Qualifying for Halfway Houses and Transitional Living Facilities in Texas

Halfway houses serve to create an environment where prisoners or recovering addicts can spend a period of transition between their previous place of incarceration or treatment and the outside world. The idea is to give people the opportunity to adjust to the responsibilities of life while also caring for the their safety and the security of the rest of society. But not everyone qualifies to move to a halfway house. So who is accepted for residence in a halfway home in Houston?



Most residents of halfway houses in Harris County will be former prisoners at the end of their sentences or those who have already served a sentence but qualify for residency as part of their parole. Under federal law, prisoners can be assigned to any residency that meets their basic needs concerning health and living conditions. In addition, the following points needs to be considered:

  • Availability of resources and space at the halfway house
  • The type of crime for which the sentence is or was served
  • Personality and history of the inmate
  • Opinion of the court that gave the original sentence, and
  • Ongoing changes in policy.

No inmates are allowed to be shown preferential treatment, so wealth and connections should make no difference in placement. However, if an inmate has shown a lot of difficulty keeping a clean record while in prison and avoiding disciplinary citations, this could affect whether or not he or she will earn a place in a halfway home.


How Long is a Normal Stay?

The amount of time spent in a halfway house can vary, but the maximum stay is usually less than a year, and normal stays are around one to six months. In rare cases a person convicted of a crime might be able to spend their entire sentence in a halfway house and never have to enter a detention center. This only occurs in very special cases where the sentence is low and the prisoner needs rehabilitation services not available otherwise, for example.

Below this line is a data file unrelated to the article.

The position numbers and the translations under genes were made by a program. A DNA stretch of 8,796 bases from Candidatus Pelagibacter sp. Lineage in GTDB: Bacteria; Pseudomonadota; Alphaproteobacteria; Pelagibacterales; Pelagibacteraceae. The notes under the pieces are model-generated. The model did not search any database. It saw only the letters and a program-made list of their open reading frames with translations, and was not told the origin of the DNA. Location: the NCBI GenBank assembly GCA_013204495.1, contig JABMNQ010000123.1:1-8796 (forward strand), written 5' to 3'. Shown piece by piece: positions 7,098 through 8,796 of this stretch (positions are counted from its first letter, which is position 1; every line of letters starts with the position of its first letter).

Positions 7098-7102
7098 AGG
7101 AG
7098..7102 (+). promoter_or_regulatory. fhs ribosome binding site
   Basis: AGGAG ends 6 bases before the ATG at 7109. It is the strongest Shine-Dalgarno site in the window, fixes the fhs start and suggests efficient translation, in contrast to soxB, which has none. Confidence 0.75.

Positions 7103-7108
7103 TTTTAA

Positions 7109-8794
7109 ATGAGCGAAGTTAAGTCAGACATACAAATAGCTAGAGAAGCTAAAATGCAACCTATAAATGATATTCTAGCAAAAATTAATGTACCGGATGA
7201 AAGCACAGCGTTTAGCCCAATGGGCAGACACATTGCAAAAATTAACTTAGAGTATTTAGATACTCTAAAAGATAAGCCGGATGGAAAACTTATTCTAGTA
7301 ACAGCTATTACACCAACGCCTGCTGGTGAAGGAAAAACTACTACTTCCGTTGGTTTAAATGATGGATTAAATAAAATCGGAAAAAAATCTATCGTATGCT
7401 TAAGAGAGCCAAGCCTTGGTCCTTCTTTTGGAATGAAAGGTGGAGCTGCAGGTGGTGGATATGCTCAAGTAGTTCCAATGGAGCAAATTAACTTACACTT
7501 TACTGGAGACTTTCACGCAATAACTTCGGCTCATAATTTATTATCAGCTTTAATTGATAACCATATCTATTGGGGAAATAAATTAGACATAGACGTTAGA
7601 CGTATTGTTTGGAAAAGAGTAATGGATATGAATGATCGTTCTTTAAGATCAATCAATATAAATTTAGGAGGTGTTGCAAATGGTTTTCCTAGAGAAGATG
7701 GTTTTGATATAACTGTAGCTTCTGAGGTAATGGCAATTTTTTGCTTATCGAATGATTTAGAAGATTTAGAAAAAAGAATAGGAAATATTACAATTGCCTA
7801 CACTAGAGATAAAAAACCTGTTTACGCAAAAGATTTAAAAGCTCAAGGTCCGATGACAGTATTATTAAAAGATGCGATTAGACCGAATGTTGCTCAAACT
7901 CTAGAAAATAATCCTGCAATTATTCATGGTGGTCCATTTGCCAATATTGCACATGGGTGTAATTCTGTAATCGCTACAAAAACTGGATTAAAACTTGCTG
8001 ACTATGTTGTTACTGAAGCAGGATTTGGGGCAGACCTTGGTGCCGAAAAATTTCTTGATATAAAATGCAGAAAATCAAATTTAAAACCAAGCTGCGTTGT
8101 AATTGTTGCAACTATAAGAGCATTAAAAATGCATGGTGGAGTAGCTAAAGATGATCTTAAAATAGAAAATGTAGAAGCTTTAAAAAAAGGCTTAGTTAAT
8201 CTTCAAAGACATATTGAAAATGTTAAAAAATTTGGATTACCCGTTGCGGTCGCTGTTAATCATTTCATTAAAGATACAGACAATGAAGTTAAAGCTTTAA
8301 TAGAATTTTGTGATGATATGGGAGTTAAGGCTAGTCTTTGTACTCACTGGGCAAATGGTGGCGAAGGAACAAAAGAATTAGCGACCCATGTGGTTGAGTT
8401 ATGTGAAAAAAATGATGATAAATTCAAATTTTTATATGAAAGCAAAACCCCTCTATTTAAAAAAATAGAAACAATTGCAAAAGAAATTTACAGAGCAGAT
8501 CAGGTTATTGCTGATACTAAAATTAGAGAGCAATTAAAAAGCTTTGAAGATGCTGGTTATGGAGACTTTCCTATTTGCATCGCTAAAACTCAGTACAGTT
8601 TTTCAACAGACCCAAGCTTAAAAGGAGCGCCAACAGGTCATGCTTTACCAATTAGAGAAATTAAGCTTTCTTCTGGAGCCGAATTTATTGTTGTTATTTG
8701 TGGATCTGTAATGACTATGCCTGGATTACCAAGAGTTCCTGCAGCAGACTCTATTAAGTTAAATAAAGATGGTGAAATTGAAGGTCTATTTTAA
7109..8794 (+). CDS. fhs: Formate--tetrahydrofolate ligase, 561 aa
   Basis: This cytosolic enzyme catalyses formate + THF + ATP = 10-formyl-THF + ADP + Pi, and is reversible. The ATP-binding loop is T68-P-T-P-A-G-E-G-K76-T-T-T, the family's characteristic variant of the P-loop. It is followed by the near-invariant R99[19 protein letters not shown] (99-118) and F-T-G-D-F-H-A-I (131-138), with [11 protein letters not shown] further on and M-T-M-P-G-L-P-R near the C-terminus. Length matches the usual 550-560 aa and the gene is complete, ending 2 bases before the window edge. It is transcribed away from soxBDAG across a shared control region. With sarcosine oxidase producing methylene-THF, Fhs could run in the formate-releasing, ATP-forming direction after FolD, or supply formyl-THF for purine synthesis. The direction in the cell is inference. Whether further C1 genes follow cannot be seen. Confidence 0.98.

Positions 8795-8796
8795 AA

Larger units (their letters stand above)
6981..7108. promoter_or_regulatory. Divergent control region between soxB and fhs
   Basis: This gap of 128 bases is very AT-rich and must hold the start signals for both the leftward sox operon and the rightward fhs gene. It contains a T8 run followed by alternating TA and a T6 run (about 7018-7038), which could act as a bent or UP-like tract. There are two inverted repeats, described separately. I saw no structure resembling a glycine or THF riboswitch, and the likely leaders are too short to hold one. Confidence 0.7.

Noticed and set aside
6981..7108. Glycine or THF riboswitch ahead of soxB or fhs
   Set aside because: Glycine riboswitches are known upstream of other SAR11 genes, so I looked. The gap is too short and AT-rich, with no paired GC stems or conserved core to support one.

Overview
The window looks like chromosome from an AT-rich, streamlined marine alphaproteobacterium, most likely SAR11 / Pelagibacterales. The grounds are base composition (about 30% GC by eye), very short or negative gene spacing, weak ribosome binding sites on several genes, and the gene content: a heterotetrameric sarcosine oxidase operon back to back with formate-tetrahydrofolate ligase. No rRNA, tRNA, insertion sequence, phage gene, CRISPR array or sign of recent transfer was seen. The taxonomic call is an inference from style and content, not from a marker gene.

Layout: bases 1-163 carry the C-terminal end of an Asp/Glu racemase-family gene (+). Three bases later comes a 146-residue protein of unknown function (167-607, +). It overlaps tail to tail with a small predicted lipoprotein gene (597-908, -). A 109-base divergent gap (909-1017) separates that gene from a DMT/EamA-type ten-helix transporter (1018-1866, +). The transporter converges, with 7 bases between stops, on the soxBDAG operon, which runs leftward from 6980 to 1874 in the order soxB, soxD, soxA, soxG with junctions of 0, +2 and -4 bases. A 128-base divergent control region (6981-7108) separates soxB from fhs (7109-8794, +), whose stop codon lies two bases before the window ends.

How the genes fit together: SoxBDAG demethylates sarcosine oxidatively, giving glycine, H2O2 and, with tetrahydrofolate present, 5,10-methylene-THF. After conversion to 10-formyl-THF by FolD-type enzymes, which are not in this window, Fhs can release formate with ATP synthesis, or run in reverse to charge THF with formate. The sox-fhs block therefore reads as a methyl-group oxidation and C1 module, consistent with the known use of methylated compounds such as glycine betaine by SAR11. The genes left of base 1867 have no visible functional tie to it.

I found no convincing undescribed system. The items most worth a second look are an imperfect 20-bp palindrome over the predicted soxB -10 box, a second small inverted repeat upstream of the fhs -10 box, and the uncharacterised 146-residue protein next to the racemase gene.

While in the halfway house the resident is often still considered a prisoner, so a parole violation or other infraction could result in being placed back into prison. In many cases, residency in a halfway house is seen as a privilege, and it needs to be earned and respected. This means that the resident must pay rent, follow regulations, and find or keep a job. Failing to do so could result in a loss of residency in the house and a return to regular incarceration.


Who is Banned From Halfway Houses?

Certain convicted offenders do not have the opportunity to qualify for residency. These include but are not limited to:

  • Sex offenders who pose a greater risk to the community
  • Inmates who need full time care for a mental or physical illness
  • Inmates that do not complete drug rehabilitation programs
  • Those that do not agree to pay for their stay and
  • Others who are a risk to the community.

While some of these categories are well defined and will automatically keep a prisoner from being eligible for residency in a halfway home, many of the categories are subjective. This is where having a lawyer to help in the process of applying for and receiving residency in one of these housing programs is beneficial. Most decisions regarding eligibility are made a year before the prisoner’s release date at the latest, and the prison warden often has the ability to decline a recommendation.

For many prisoners, having the opportunity to spend time out in the community, gain experience and a work history, attend church and participate in many other activities would be far preferable to spending more time in prison. As with nearly every other legal process, having the right lawyer can make the difference between the decision going for the prisoner rather than against him. Making the transition from prison back to the community can be a very difficult process, and halfway housing might make all the difference in a prisoner’s rehabilitation.

For more information about community reentry programs and halfway houses, please call (713) 862-8880 to speak with experienced attorney Rand Mintzer.


Photo Trevor | Used under Creative Commons image attribution license 2.0